- Remove steaks to plate to rest.
- Add mustard and Worcestershire to skillet. (If you wanted to add ‘shrooms here, I’d support you in that effort.) Season with pepper and and stir to combine. Remove skillet from heat.
- Add brandy and ignite. When flame dies, return skillet to heat.
- Add cream and boil for 2 mintues until reduced to a thin sauce. Pour over steaks to serve.
Serve these up with some roasted garlic mashed potatoes and asparagus. Dinner is served.
*It should be noted that The Chef stole this recipe from JR’s cookbook under the guise of visiting sweet Holly Hays yesterday. Let it never be said that Barrett doesn’t have a diabolical side. Especially when recipe-warfare is involved.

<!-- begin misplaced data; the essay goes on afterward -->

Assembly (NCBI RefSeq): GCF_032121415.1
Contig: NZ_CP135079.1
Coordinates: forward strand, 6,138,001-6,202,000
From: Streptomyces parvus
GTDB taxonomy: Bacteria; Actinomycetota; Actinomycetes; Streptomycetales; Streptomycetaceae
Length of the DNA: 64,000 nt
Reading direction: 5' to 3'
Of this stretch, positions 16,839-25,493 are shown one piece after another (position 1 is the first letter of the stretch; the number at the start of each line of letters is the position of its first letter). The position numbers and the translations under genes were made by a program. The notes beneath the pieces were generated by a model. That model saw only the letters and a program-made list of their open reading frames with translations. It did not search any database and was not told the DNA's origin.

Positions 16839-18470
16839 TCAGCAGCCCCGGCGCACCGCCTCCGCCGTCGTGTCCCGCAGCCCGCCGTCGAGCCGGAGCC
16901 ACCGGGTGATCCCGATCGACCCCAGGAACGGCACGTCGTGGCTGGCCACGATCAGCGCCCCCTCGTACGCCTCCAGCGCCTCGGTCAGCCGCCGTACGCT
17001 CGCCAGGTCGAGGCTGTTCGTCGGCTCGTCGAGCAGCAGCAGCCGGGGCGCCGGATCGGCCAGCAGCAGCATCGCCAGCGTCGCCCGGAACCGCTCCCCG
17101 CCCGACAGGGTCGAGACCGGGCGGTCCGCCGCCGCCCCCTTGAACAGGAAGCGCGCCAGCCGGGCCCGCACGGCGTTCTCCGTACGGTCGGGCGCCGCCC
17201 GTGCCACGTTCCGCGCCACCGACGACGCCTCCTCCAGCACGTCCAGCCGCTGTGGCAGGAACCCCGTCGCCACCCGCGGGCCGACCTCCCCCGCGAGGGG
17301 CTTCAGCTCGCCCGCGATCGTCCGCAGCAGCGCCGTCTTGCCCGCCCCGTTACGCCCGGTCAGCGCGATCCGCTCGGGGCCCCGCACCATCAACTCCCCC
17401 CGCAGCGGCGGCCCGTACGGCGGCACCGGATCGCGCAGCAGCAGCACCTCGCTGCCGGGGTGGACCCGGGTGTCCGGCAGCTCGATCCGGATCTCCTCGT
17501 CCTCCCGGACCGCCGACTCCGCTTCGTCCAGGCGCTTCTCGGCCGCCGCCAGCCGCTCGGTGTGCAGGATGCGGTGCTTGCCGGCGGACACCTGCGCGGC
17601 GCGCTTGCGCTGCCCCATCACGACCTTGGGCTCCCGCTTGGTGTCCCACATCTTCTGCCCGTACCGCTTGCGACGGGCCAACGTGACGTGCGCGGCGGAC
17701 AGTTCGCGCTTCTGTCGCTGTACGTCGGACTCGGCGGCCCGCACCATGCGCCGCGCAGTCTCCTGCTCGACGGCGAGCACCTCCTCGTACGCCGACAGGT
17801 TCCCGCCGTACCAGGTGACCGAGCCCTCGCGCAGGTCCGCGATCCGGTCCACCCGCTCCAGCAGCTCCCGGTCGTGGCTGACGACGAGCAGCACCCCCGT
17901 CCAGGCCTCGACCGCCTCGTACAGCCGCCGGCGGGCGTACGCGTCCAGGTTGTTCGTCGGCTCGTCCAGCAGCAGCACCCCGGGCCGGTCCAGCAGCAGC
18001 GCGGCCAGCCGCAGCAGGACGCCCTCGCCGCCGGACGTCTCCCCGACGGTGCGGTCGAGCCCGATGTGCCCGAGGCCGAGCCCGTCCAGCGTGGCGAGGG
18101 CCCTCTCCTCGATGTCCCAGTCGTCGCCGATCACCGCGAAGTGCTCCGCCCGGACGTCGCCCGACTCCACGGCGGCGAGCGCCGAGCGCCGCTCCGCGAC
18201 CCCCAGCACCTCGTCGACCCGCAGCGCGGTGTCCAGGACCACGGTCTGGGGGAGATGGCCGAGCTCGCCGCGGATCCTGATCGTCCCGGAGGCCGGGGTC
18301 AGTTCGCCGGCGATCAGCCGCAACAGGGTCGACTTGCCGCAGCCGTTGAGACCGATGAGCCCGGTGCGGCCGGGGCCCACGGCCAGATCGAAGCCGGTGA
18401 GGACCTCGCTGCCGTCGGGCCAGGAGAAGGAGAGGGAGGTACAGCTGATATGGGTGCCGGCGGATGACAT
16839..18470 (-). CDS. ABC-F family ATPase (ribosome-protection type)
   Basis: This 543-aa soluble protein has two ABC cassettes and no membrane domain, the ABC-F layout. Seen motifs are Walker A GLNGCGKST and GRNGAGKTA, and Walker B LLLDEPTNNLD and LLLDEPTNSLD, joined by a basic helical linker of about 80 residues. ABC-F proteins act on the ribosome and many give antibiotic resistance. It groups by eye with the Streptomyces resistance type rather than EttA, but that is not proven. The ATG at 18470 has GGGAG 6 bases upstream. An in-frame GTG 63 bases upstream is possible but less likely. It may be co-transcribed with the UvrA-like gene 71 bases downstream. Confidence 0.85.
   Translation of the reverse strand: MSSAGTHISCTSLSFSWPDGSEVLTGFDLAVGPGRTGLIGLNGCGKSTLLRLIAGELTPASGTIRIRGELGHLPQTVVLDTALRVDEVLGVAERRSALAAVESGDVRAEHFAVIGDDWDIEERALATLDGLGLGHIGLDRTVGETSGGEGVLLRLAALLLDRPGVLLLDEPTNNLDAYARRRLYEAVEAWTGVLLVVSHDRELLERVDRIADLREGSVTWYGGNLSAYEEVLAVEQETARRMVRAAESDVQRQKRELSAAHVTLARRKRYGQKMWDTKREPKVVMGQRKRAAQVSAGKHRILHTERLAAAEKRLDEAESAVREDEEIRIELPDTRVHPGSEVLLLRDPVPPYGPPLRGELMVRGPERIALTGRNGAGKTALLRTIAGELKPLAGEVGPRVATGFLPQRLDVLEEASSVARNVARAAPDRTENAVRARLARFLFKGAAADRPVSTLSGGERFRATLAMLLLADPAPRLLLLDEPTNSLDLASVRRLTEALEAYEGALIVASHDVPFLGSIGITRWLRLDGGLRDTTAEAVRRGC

Well everyone, it’s that time of year again – The Gras. No, not the shirtless-Stephen-Graw variety, but the Mardi Gras. In its honor, the Nums have decided to hit you with some quintessentially Nawlins seafood recipes. This is one that Dot has pulled out many times, and it’s so buttery and satisfying that we know you won’t be disappointed. (Come to think of it, someone may have said that about The Shirtless Graw before, but that’s neither here nor there…)
This recipe originally hails from the much-regaled Heart & Soul Junior League cookbook under the name “Baked Shrimp Douglas,” but that frankly sounds too proper for a day that’s characterized by beads and boobs, so we took it down to plain ole English. Laissez le bon temps roulez! (I know that’s French and therefore a bizarre choice to follow-up a sentence about “plain ole English,” but I may have had too many Hurricanes, so don’t you judge me.)